Technological development today far outpaces what we have previously known. This positions the current business landscape towards a future of uncertainty. The work of José Esteves, of IE Business School, describes this context as VUCA; volatile, unpredictable, complex and ambiguous¹. Today, jobs such as nano technician, vertical farmer and big data architect are some of the most in demand jobs – jobs which did not exist 10 years ago. Will children in schools today be entering jobs that currently don’t exist? How will AI, automation and digital disruption effect our industries? These are huge challenges facing UK businesses, who must learn how to prepare for, and be agile to this level and type of change, and equip our workforce with future skills.
Those competencies that make us creative are the same ones that will make us resilient to change and agile to the uncertain times in which we live. The World Economic Forum report of 2018 suggests that the 3 most in demand skills by 2022 will be:
IBM’s global survey of business leaders states creativity as the most important leadership competency for the future; The Organisation for Economic Co-operation and Development (OECD) have announced they will introduce Creative Thinking assessments in schools across the world from 2021 to sit alongside Reading, Writing, Science and Maths as they recognise the importance of this competency to our future. As our education planning adapts, so must our workforce retrain, as it is those creative teams, adept in critical and creative thinking and innovation, who will thrive.
This means the vast majority of our workforce need to re-learn how to be creative; how to generate ideas without constraint; how to make connections between diverse contexts. We must be comfortable with ambiguity; embrace failure as part of the learning process and therefore grow in resilience; take calculated risks; question and challenge in order to create new solutions; collaborate effectively in order to drive productivity. These are the new skills required of the workforce, and the new parameters of employability. Learning and development must be taken into account, empowering the workforce through training and retraining.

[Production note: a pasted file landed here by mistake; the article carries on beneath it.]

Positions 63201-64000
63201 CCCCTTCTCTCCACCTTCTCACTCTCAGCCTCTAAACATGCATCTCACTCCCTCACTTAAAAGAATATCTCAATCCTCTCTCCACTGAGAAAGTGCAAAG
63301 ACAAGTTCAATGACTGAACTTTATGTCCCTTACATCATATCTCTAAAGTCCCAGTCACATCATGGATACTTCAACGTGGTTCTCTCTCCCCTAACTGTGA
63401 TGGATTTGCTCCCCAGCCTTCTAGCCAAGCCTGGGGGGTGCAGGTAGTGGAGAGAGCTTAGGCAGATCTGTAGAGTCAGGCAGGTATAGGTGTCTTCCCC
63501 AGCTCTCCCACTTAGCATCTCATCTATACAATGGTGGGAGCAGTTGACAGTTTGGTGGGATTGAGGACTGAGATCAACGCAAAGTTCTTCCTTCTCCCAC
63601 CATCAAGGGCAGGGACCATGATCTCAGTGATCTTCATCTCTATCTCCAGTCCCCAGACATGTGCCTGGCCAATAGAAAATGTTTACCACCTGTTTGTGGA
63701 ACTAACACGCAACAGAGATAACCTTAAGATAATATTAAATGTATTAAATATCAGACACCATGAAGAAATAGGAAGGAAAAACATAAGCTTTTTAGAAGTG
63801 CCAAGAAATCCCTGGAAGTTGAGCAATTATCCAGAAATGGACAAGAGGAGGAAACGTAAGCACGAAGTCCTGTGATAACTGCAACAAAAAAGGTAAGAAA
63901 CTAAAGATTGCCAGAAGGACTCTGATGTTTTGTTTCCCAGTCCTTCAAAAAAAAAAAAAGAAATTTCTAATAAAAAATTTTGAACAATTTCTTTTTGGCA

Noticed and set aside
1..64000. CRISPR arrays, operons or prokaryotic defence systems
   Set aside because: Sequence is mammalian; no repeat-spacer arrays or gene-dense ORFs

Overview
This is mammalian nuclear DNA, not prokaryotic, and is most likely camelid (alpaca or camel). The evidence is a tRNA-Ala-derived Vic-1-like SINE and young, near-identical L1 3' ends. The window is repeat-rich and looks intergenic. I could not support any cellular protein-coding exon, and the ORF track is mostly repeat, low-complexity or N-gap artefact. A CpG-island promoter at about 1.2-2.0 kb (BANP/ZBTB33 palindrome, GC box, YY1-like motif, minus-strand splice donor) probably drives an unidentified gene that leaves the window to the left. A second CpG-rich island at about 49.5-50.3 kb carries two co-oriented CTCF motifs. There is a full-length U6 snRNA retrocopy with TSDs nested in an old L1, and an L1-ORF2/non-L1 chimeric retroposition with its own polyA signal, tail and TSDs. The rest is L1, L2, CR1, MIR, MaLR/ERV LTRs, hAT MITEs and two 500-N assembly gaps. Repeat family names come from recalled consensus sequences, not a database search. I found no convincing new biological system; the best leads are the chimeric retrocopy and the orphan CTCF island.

These are all qualities IVE are passionate about and have spent the last 22 years researching how to develop effectively in others. In the training we offer, we look to demystify the term ‘Creativity’ and to unlock the capacity so that ideas might be generated without constraint. We also examine the behaviours that are needed for creativity to be developed and explore how to establish the right environment in order for creativity to be nurtured. As part of this process we explore mechanisms that might be used in order to apply creative thinking and problem solving in an organisation wide basis. Building empowered teams who embrace new challenges.
Research has shown that 98% of five year olds have genius levels of creativity, but by the time they reach adulthood this has reduced to a meagre 2%². In our training we seek to prove that the opposite is also true and that creative behaviour can not only be learned, but also taught. To achieve this we offer a blend of activities and materials that are aimed at deconstructing the barriers built on the journey to adulthood so that ideas might be generated without constraint, opening up the imagination to the new possibilities we need to explore, in the new contexts we face.
“The challenge for many employers is embracing the change that comes with creative thinking. Being open to change is the way forward, testing out ideas and then adjusting realities in our current climate can include threats as well as opportunities, at IVE we are here to help you with that.”
Drew Rowlands – Deputy CEO at IVE.
For information and quotes on our training for business, please contact SharonL@weareive.orgkjds
 Land/Jarman 1993
 López Lubián, F. & Esteves, J. (2017). “Value in a Digital World: How to assess business models and measure value in a digital world”. Palgrave Macmillan – Video version of Esteves work here.
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